With SLM-focused sensor monitoring, more thorough reliability testing can occur at every phase, from the wafer and package level to system-level test and field applications. An automotive board outfitted with these on-chip sensors can detect abnormalities faster and transmit this information to the automotive manufacturer for quicker diagnosis and resolution, e.g., notifying the owner to bring the car in for servicing.
Mechanical and thermal stresses are well-known challenges in 2.5D/3D packages, and on-chip sensors can greatly benefit this area. These sensors can help monitor and detect the early signature of degradation in known high-stress areas identified by simulation. As shown in Figure 3, in a package that has an organic substrate (green) topped with a silicon interposer (gray), the coefficient of thermal expansion (CTE) mismatch can create significant stress at the interface between the two materials, leading to warping, which can cause cracking of die-to-die connections (center red dots) and corner bumps (between grey and green). Heat dissipation in the middle of die stacking (3D stacking in pink) is another challenging area. By placing on-chip sensors near these stress points, the package can be monitored more effectively, and potential issues can be addressed before they become catastrophic.
Figure 3. Devices with on-chip sensors can automatically detect weak areas and stress points within 2.5D/3D packages, sending data to ML models for analysis and reliability screening.
Chiplet ecosystem challenges
The emerging chiplet ecosystem poses significant challenges for timely root cause analysis. With a 2.5D/3D package containing multiple die from different suppliers, it becomes crucial to identify the cause of low yield rates, especially if the yield drops from 80% to 20% after assembly. However, only 23% of vendors are willing to share their data, according to a 2019 Heterogeneous Integration Roadmap (HIR) survey, which delays the identification of the culprit die from a specific wafer lot. Additionally, not all small chips have the memory space to include a unique die ID, which further complicates the traceability of defects.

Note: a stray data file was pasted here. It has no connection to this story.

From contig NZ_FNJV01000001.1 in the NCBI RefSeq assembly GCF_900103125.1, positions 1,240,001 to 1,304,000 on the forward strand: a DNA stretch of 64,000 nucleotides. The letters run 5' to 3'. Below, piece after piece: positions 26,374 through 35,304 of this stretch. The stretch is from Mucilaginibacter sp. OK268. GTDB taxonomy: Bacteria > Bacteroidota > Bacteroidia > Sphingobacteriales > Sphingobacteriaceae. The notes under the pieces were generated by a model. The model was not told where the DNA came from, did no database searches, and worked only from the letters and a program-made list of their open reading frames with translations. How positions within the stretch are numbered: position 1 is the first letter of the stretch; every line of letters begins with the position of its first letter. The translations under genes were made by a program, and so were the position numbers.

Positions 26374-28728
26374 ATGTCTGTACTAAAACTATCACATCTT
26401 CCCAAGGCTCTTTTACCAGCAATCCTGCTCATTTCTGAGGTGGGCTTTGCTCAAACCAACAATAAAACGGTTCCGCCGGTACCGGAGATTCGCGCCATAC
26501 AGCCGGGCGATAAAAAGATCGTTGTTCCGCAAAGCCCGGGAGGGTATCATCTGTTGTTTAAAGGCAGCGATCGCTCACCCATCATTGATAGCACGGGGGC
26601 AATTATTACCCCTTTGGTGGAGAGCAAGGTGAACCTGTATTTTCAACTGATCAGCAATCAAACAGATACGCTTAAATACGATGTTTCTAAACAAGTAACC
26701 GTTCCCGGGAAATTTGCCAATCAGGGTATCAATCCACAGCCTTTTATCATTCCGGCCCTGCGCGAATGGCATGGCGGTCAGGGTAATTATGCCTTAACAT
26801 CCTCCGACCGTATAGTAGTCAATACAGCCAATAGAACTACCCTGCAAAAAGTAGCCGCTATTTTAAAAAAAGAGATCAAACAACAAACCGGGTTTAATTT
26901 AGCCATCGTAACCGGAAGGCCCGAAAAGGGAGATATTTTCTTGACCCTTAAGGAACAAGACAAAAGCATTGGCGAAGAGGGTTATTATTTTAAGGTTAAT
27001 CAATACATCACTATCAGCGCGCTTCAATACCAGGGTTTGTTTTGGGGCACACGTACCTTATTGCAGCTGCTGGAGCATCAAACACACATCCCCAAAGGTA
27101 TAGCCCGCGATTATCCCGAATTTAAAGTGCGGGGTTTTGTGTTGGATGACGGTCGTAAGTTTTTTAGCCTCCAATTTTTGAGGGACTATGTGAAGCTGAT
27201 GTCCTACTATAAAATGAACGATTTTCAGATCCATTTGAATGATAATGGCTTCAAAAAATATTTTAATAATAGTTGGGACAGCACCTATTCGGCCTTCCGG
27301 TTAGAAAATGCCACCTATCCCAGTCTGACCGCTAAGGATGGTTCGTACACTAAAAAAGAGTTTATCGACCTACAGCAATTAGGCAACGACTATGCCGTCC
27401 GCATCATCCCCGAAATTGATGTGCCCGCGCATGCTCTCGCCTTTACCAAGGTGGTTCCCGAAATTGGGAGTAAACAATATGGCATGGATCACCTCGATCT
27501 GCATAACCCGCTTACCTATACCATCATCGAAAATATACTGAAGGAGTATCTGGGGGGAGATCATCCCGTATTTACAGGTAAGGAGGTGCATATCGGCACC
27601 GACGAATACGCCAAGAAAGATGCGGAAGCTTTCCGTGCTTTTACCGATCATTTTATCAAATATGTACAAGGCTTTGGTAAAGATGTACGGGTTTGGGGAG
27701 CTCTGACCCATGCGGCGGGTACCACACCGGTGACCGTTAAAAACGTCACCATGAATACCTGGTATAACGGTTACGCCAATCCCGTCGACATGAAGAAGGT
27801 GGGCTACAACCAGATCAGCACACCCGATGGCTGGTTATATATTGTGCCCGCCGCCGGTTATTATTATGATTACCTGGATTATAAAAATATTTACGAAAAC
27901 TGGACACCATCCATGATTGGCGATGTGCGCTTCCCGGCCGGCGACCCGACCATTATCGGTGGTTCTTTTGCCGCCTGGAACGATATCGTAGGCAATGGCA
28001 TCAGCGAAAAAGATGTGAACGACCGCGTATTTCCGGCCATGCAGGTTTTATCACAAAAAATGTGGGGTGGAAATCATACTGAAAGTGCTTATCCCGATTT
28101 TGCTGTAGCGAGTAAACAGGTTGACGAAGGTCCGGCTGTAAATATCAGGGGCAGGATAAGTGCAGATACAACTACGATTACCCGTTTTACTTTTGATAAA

To address these challenges, it is essential to establish data feed-forward and feedback across the ecosystem. When the fab identifies an issue during in-line wafer inspection, it should feed forward the data for more intelligent electrical testing. The data generated during e-test is then fed back to the fab, creating a closed-loop system. By designing chiplets with heterogeneous integration in mind, it is possible to fully utilize fab data and enhance chiplet quality and reliability assurance. Ultimately, better collaboration and information sharing across the supply chain will enable faster root cause analysis and improved chiplet manufacturing.
In today’s semiconductor industry, the demand for smaller and more complex device designs has driven the development of 2.5D/3D packages and chiplets. These advancements have brought new challenges to traditional testing methods, requiring advanced technologies such as AI and ML to ensure reliable, high-quality products.
New approaches such as silicon lifecycle management (SLM) using on-chip sensors and machine learning for data analytics offer promising solutions for long-term reliability. While SLM is not yet widely implemented, a commitment to collaboration and data sharing across the chiplet supply chain ecosystem is crucial for success.
By utilizing AI and machine learning for test data gathering and analysis, significant benefits can be achieved, including enhanced quality and reliability assurance, cost reduction, and accelerated time-to-market for devices. Implementing these technologies must be a key consideration for chiplet design and testing moving forward.